The sweetest gift this season, is the one which makes us realize how much time we spend/waste on social media.

With a new feature on Instagram last week and that same feature joining the many applications on Facebook this week, Facebook responds to the correlation of social media and mental health issues. After a range of tech reports published by different players in the industry (even Facebook itself), we’re seeing more and more awareness about the effects of social media and online presence on mental health issues within modern society.

Facebook’s answer? A clock.

And there goes the alarm ringing in my head

Having trouble restraining yourself from taking out your phone and going on an endless scrolling frenzy through shirtless models, beautiful interiors and traveling destinations way above your budget? We know the struggle. Through a new Facebook feature you’ll be able to manage your time spent on social media and even limit how much time you’re spending by setting daily limits. Instagram launched a similar tool last week called Your Activity, in which you can see how much time your spending on the app every day and on average on a weekly basis.

Katja Verloo, social media agency, instagram, internship, intern, WE LIKE YOU,


No clocks without alarms. The purpose of these time tracking features is realizing how much time your spending on social media and realizing whether your fine with it or actually hate it. For anyone who doesn’t have the self-restraint to change this number, Facebook and Instagram use the real causes of distraction, notifications!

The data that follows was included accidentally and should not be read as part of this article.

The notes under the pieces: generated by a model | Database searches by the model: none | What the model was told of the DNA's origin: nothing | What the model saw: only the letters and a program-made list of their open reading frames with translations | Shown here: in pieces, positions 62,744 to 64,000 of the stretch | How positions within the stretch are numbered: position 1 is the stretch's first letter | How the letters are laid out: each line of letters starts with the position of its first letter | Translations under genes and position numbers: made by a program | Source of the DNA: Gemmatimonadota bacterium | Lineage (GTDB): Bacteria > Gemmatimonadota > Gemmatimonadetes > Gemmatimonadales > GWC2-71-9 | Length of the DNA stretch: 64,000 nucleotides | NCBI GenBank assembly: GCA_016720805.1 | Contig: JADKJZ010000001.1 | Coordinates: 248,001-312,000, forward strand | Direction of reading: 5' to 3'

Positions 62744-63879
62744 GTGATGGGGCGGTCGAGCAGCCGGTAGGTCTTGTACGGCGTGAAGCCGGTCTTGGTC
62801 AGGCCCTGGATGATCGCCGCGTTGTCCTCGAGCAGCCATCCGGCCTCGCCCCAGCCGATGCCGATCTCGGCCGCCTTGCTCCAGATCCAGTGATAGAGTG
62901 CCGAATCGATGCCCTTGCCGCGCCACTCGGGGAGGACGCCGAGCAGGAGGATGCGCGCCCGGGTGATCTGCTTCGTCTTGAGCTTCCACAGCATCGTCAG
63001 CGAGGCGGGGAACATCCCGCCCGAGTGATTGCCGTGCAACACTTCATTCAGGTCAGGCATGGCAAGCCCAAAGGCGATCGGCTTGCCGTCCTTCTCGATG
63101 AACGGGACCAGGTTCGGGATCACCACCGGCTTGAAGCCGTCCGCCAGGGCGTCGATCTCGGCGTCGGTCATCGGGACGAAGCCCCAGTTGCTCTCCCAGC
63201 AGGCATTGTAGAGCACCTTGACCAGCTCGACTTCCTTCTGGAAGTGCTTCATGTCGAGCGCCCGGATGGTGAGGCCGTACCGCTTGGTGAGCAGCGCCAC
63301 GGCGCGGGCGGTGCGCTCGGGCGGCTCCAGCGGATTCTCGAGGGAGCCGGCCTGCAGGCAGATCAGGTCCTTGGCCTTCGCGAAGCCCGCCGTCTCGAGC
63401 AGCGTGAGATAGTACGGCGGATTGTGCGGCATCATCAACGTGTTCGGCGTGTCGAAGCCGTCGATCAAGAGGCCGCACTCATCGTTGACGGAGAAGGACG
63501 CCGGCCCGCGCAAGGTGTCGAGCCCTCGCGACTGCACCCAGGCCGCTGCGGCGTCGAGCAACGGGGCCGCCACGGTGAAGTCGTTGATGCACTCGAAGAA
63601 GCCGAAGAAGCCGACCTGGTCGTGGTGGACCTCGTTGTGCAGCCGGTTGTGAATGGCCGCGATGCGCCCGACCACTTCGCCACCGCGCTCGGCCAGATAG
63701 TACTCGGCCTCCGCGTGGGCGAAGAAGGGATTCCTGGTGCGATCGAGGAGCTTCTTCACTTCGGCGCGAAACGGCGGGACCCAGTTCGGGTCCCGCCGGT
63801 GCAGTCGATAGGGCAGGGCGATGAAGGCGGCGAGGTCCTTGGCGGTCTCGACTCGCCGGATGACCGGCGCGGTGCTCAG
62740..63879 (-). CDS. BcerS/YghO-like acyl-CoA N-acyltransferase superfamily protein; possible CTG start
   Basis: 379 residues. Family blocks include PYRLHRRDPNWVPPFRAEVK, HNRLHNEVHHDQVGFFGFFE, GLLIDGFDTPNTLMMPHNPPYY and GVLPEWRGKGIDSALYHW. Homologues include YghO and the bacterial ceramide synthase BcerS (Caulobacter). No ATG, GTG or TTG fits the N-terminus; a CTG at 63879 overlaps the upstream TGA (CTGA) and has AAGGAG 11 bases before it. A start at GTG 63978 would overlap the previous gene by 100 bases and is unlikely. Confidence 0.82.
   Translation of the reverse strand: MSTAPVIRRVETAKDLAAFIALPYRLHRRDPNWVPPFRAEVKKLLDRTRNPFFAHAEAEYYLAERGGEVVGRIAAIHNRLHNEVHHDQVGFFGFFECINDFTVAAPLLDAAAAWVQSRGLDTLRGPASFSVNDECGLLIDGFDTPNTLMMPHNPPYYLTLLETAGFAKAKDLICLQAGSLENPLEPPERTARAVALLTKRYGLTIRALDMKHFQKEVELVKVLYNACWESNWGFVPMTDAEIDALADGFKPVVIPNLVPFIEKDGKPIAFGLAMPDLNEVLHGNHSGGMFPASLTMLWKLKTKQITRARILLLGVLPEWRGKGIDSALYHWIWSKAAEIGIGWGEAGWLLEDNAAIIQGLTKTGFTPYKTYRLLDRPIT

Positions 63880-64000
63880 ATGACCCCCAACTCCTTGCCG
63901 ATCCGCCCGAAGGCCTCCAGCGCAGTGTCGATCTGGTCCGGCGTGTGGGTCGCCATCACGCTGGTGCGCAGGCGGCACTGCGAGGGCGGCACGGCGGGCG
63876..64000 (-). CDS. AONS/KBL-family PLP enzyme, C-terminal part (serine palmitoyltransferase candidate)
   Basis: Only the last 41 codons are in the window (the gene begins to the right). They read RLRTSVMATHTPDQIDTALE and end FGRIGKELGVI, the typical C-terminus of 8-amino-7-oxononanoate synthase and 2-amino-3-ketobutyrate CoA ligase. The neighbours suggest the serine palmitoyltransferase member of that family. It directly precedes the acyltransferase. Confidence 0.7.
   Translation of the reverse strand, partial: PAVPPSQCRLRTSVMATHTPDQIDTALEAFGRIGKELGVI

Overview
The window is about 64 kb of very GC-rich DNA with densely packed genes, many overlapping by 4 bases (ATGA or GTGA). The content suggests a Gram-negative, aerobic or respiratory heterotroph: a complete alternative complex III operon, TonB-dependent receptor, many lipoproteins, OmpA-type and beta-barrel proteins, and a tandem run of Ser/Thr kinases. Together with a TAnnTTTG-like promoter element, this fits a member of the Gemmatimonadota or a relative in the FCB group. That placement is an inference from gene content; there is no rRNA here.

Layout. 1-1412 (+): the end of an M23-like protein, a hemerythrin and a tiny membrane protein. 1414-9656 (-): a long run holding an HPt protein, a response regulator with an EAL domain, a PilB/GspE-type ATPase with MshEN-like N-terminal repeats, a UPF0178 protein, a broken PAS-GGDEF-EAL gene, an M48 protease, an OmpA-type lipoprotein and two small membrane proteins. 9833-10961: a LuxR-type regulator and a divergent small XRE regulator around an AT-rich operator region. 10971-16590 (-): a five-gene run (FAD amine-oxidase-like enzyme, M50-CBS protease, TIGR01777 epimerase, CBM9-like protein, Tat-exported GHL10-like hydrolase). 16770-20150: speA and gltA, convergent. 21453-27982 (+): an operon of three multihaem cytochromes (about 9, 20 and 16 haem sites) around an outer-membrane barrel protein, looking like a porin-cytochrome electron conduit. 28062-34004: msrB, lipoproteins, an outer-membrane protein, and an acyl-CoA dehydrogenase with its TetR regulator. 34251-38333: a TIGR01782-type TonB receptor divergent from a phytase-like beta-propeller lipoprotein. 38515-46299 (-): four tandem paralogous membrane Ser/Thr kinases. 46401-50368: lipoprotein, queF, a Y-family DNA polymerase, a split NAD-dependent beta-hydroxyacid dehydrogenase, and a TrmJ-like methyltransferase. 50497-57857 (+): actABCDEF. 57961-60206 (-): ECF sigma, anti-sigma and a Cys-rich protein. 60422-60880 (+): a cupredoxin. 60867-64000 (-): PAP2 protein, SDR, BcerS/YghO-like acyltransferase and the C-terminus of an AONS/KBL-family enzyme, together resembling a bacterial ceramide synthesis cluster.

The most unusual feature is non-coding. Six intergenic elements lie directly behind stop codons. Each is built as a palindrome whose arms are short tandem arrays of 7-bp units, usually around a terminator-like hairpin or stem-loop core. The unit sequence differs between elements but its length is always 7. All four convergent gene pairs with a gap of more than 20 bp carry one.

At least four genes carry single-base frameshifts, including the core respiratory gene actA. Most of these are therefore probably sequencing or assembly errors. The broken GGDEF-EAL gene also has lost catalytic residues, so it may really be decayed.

Once your time limit has been reached, a notification will pop up telling you you’ve spent your entire scrolling budget for the day. You choose between accepting it or editing the reminder to keep scrolling away the rest of your day. The choice will always be up to you.

Lifecoach Zuckerberg and fast food salads

We’re not surprised to see social media respond to mental health problems. As said before, Facebook commissioned its own report that stated a relation between passive social media usage and mental health problems. This puts Facebook as a company and its different brands in a bad daylight. Facebook needs its users, so they will always motivate people to come back to their platforms and boost a maximal usage.

“But Zuckerberg cares about the users and wants us all to feel great.” Does he though? In our opinion Facebook is making the right response to some serious accusations. But in the end, they’ll never disapprove of the amount of silly status updates precariously written by anyone in their community. “Keep scrolling, Patricia, you’re doing great.”

These new features are like serving salads in McDonalds restaurants, addressing the core issue, but not really. You can warn us all you want, we’ll always end up with a big mac and some nuggets anyway.